Many people think that frugality means a person is a tightwad, boring or self-righteous. There is a perception that a person cannot be fun or exciting if they chose to spend money thoughtfully instead of frivolously. A frugal person may not coalesce in a circle of friends which finds itself socializing over drinks at an expensive lounge, however, this does not reduce that person to a boring stiff. It only means that their priorities are in different places.
For me, frugality is all about living in harmony with my values, my environment and my finances.
The way we are treating the planet frightens me. We have an ocean being choked by our discarded plastics, polar ice caps which are disappearing, and Air Quality Alerts have become as common as Thunderstorm Warnings. Frugality allows me to eliminate the volume of stuff which passes through my hands and into a landfill by not buying it in the first place.
I haven’t always had this perspective about waste. I used to be a super-consumer, buying everything I could get my hands on. There was an insatiable desire for stuff. I never had enough and always needed more. As I began to analyze my life and my priorities with more scrutiny I learned that I was not directing my finances in ways which were conducive to my values.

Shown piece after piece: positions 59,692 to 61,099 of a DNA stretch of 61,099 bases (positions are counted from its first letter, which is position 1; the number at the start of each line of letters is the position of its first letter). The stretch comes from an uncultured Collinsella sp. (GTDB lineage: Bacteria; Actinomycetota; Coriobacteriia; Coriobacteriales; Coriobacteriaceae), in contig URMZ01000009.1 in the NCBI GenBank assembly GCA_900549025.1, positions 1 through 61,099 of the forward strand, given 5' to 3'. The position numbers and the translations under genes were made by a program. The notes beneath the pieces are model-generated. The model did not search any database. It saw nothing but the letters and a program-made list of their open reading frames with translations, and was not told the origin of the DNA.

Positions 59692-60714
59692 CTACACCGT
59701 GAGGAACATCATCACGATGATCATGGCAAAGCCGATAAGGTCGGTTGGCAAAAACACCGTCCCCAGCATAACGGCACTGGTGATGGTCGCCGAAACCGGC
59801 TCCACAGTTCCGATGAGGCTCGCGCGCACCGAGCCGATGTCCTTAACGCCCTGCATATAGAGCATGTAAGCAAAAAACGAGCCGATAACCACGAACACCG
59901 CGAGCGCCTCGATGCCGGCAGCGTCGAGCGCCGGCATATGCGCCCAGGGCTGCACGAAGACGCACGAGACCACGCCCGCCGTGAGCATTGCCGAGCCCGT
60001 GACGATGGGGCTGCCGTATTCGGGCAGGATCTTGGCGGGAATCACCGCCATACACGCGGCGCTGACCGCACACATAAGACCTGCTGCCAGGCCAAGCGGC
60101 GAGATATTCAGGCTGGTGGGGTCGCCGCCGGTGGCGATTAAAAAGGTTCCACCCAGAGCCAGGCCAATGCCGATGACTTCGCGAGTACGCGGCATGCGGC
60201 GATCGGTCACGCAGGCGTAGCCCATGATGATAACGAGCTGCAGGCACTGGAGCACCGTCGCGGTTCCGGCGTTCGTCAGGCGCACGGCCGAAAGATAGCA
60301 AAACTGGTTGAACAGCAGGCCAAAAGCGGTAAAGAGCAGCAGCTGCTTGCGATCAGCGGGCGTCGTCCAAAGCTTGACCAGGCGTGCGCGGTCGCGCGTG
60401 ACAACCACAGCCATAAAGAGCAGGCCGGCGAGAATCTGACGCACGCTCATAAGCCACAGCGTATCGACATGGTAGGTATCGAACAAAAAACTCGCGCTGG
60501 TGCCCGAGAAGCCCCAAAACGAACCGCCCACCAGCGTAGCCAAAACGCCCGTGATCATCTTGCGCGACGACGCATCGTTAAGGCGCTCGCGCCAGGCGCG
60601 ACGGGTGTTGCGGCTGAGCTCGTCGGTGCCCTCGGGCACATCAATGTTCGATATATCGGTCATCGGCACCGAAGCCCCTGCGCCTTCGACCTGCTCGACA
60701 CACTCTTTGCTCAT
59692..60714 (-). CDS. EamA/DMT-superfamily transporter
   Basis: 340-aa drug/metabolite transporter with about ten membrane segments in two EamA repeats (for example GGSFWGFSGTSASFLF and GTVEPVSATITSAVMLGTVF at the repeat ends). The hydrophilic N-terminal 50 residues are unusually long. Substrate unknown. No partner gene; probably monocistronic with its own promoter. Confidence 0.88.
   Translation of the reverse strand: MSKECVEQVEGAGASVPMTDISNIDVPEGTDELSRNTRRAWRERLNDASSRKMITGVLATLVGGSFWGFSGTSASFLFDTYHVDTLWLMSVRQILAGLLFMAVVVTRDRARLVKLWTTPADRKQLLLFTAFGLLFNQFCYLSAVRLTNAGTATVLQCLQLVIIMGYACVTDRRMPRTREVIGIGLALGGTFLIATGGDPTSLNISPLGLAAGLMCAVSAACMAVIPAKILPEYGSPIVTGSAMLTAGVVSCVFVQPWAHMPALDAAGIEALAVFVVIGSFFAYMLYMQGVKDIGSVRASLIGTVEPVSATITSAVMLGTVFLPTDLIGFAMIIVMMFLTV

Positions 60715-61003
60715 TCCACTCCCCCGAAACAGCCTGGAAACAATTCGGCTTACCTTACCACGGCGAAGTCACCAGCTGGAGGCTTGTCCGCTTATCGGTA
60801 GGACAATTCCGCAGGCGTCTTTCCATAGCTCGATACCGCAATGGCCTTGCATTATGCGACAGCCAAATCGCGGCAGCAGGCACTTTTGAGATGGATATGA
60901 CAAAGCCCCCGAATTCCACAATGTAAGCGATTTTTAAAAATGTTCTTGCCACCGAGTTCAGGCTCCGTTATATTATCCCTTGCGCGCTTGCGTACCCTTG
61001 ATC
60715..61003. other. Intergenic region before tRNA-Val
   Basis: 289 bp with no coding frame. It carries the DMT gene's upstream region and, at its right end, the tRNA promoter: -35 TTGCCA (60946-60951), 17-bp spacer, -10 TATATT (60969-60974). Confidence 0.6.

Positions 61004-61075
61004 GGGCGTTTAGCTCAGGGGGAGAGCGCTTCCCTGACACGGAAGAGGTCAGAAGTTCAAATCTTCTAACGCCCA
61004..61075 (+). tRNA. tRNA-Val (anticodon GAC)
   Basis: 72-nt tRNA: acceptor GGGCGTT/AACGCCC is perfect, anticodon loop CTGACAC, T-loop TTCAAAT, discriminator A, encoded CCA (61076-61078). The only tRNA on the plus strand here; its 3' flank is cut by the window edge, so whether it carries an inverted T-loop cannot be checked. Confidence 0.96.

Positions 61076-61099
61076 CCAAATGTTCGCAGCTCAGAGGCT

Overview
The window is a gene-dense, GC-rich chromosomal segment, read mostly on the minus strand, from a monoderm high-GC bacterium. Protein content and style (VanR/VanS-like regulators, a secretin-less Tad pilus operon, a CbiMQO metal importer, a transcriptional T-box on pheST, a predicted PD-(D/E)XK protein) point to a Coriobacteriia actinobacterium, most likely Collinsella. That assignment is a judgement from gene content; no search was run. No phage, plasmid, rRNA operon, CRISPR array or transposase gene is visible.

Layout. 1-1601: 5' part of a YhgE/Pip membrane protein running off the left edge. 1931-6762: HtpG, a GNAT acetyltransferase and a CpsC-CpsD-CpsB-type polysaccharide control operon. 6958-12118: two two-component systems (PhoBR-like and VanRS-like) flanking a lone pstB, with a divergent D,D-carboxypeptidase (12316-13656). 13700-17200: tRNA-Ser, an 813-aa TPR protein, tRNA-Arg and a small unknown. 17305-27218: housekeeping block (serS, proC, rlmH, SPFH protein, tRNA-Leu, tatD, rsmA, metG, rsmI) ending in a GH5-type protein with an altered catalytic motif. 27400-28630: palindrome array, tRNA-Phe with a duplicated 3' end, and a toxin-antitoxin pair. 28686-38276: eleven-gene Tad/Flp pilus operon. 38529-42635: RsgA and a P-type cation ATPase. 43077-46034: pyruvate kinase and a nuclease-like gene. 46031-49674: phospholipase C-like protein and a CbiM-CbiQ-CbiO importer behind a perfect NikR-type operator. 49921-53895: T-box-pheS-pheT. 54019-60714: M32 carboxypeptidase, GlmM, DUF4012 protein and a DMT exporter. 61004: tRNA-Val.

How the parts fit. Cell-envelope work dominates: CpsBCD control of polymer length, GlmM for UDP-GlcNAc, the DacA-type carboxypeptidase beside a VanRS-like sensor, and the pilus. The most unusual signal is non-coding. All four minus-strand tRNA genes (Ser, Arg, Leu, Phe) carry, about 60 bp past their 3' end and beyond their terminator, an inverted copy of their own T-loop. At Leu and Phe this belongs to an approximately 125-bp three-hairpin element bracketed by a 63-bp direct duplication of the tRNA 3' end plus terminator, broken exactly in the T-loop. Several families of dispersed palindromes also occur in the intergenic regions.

I would always talk about wanting to travel around the world, but instead of saving for a plane ticket, I would buy a DVD. Instead of getting my passport, I would spend the money on clothing. I knew what my priorities were, but because I wasn’t aligning my spending with them, it was likely that I would never accomplish anything I wanted to.
Eventually I realized that by spending frivolously I was blocking my own success. I was living paycheck to paycheck because I was spending as fast as the money would come into my hands. When I stopped spending my money on things which provided my life with no value I began accomplishing my goal of travel.
My first travels were short camping excursions to the Rocky Mountains and extended weekend trips to other places I’ve always wanted to see like Niagara Falls and Washington, DC. As I continued directing my finances in ways conducive to my goals, the trips began getting longer and further away. My first major international trip was to Argentina for 2 weeks and about 6 months later I was off to Aruba for a 2 week vacation in the sand and sun. Now I’m looking forward to 9 days in the Las Vegas area at the end of May.
The same people who may consider my frugality boring often tell me they wish that they could afford to travel as often as I am able to. They seem to think I hold some sort of secret that I’m not letting them in on but the truth of the matter is that I prioritize my time and money in ways which allow me to achieve my goals.